requires the quick opening and closing of the tweezer tips. The remainder
        of the time the specimen remains clamped firmly to the tips of the
        tweezers and can be manipulated under the scope or moved while shifting
        finger position or simply holding the tweezers in a relaxed manner. Sounds
        like no big deal, but it frees up your options, greatly (at least in my
        opinion).--------------------------------------
      • Doug Yanega
        ... The only pair of RATs I ve ever seen (and I still have them - I was given them as a child for my stamp-collecting hobby) would utterly crush any insect
        Message 3 of 5 , Apr 27, 2009
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          Re: [beemonitoring] The Tweezer That Makes a Differenc
          Doctors use these too.

          The nice thing about RAT is that they exert only the defined

          design force, and no more. Someone heavy handed or w coffee

          jitters could damage a specimen with Tweezers, now and then.

          RATweezers make this far less likely, & reduce carpel tunnel.

          Try med sup co's.

          The only pair of RATs I've ever seen (and I still have them - I was given them as a child for my stamp-collecting hobby) would utterly crush any insect specimens. I presume you're saying that there are some designs which exert only a very minimal force on anything between their tips? Do they have any such designs with fine tips that might be suitable for specimens of 1mm or so? If that's the case, then maybe if someone finds such a design for sale somewhere, it might be good to share the info.
          --

          Doug Yanega        Dept. of Entomology         Entomology Research Museum
          Univ. of California, Riverside, CA 92521-0314        skype: dyanega
          phone: (951) 827-4315 (standard disclaimer: opinions are mine, not UCR's)
                       http://cache.ucr.edu/~heraty/yanega.html
            "There are some enterprises in which a careful disorderliness
                  is the true method" - Herman Melville, Moby Dick, Chap. 82
        • Sam Droege
          Doug: The site I listed in the original post (TDI) had several models, the one I indicated is so nicely designed that it will work on 1mm specimens if you pick
          Message 4 of 5 , Apr 27, 2009
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            Doug:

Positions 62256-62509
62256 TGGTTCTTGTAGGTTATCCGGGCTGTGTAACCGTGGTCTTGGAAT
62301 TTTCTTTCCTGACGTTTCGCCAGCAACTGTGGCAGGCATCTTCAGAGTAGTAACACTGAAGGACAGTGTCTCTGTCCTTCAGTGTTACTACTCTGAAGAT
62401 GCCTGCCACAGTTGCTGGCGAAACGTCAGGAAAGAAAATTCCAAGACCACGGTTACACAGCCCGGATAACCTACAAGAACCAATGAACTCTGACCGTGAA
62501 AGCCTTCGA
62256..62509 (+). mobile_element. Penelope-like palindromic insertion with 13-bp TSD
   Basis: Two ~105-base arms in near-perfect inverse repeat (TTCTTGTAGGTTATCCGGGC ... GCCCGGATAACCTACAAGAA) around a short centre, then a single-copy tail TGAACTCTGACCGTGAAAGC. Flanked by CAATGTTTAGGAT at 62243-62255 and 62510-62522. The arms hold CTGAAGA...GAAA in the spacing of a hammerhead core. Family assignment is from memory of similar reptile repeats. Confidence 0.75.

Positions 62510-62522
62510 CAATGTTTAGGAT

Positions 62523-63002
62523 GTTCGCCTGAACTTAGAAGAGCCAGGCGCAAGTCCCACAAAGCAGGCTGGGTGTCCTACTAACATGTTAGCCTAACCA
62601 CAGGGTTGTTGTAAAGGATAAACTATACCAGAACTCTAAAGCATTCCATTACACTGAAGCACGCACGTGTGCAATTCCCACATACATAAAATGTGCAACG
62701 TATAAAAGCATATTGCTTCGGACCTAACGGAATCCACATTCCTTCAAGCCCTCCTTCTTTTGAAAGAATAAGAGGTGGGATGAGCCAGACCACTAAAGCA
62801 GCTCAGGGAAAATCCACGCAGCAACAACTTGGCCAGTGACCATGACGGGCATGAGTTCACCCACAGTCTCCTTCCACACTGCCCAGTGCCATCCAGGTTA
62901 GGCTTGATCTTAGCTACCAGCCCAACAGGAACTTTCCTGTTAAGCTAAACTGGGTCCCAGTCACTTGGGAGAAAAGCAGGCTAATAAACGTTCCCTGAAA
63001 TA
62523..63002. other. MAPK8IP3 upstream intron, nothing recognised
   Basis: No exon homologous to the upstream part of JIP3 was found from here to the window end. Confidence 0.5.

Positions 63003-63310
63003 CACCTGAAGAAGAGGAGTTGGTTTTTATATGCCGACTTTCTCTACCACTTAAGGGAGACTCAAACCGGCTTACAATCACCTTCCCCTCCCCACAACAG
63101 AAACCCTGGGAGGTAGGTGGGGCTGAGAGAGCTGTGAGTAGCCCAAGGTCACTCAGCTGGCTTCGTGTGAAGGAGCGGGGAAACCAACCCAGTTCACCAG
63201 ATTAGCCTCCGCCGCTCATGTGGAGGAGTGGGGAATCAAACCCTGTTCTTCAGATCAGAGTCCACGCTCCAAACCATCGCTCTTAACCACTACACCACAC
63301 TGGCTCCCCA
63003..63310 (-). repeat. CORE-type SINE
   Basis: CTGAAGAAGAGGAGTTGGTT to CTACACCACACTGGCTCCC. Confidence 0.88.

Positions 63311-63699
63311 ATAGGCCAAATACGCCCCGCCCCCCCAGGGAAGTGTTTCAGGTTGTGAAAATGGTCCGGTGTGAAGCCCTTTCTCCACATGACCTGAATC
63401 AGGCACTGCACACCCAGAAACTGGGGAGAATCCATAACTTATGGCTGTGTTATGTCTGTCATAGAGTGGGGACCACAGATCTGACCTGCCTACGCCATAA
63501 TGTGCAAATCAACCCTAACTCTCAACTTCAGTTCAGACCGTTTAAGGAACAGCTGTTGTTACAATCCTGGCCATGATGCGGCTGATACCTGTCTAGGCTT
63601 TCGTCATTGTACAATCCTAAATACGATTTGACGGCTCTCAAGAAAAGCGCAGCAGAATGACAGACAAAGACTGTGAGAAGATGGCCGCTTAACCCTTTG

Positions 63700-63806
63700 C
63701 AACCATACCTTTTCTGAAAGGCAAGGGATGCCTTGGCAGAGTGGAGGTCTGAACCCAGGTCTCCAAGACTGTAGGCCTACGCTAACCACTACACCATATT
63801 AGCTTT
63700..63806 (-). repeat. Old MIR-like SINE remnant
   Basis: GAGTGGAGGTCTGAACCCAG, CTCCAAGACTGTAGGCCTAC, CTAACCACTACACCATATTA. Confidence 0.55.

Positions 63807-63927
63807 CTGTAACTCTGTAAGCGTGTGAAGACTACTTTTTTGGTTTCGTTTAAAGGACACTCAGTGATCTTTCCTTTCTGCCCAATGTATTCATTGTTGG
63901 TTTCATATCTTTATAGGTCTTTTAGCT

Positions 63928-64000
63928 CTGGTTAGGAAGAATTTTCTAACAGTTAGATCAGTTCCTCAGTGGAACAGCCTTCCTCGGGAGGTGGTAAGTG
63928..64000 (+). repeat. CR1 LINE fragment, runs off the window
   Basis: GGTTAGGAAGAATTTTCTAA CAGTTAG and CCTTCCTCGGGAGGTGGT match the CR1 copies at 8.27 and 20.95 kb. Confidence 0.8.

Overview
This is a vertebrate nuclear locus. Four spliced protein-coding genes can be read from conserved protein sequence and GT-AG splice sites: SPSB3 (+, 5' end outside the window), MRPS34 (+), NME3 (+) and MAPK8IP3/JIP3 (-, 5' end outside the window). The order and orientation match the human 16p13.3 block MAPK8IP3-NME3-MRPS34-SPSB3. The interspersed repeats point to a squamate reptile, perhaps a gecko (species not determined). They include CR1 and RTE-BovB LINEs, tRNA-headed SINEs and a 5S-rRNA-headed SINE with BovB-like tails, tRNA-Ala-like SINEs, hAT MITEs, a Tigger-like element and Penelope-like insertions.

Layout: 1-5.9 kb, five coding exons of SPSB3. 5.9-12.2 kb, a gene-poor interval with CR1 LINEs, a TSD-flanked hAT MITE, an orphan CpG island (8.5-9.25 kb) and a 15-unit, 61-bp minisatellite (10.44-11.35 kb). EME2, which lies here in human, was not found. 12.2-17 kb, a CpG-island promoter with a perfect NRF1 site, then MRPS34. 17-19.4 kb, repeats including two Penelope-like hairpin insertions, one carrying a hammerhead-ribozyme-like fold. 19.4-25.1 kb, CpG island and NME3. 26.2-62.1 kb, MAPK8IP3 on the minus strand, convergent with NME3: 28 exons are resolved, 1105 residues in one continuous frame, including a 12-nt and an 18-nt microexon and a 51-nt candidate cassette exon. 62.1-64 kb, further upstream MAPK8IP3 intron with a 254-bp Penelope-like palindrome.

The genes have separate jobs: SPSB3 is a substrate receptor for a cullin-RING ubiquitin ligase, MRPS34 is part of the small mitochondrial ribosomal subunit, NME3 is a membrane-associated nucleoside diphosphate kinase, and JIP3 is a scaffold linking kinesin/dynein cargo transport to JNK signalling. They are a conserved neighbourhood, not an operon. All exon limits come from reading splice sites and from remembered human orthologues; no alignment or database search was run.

The site I listed in the original post (TDI) had several models, the one I indicated is so nicely designed that it will work on 1mm specimens if you pick them up by the wing but even legs work a high percentage of the time.  The also have pointed ones including ones with replacable tips that could be machined into different shapes.

            Check out:

            http://www.tdiinternational.com/home.html?lang=en-us&target=d101.html

            sam

                                                           
            Sam Droege  sdroege@...                      
            w 301-497-5840 h 301-390-7759 fax 301-497-5624
            USGS Patuxent Wildlife Research Center
            BARC-EAST, BLDG 308, RM 124 10300 Balt. Ave., Beltsville, MD  20705
            Http://www.pwrc.usgs.gov


            Sheen will tarnish, honey cloy,
            And merry is only a mask of sad,
            But, sober on a fund of joy,
            The woods at heart are glad.
                  Emerson, Waldeinsamkeit



            From:Doug Yanega <dyanega@...>
            To:beemonitoring@yahoogroups.com
            Date:04/27/2009 05:02 PM
            Subject:Re: [beemonitoring] The Tweezer That Makes a Difference
            Sent by:beemonitoring@yahoogroups.com








            Doctors use these too.

            The nice thing about RAT is that they exert only the defined

            design force, and no more. Someone heavy handed or w coffee

            jitters could damage a specimen with Tweezers, now and then.

            RATweezers make this far less likely, & reduce carpel tunnel.

            Try med sup co's.

            The only pair of RATs I've ever seen (and I still have them - I was given them as a child for my stamp-collecting hobby) would utterly crush any insect specimens. I presume you're saying that there are some designs which exert only a very minimal force on anything between their tips? Do they have any such designs with fine tips that might be suitable for specimens of 1mm or so? If that's the case, then maybe if someone finds such a design for sale somewhere, it might be good to share the info.
            --

            Doug Yanega        Dept. of Entomology         Entomology Research Museum
            Univ. of California, Riverside, CA 92521-0314        skype: dyanega
            phone: (951) 827-4315 (standard disclaimer: opinions are mine, not UCR's)
                       
            http://cache.ucr.edu/~heraty/yanega.html
             "There are some enterprises in which a careful disorderliness
                   is the true method" - Herman Melville, Moby Dick, Chap. 82



          • OOWONBS@Netscape.net
            ... given them as a child for my stamp-collecting hobby) would utterly crush any insect specimens. I presume you re saying that there are some designs which
            Message 5 of 5 , Apr 28, 2009
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              >The only pair of RATs I've ever seen (and I still have them - I was
              given them as a child for my stamp-collecting hobby) would utterly 
              crush any insect specimens. I presume you're saying that there are
              some designs which exert only a very minimal force on anything
              between their tips?
              --

              Doug Yanega Dept. of Entomology

              Doug? They cost more to begin with.
              Just take your any-RAT's and w needlenose, and maybe a vise,
              "adjust" the tension. TRY to keep your wrist rotation of the
              needlenose, "square" with the tweezers.

              BillSF9c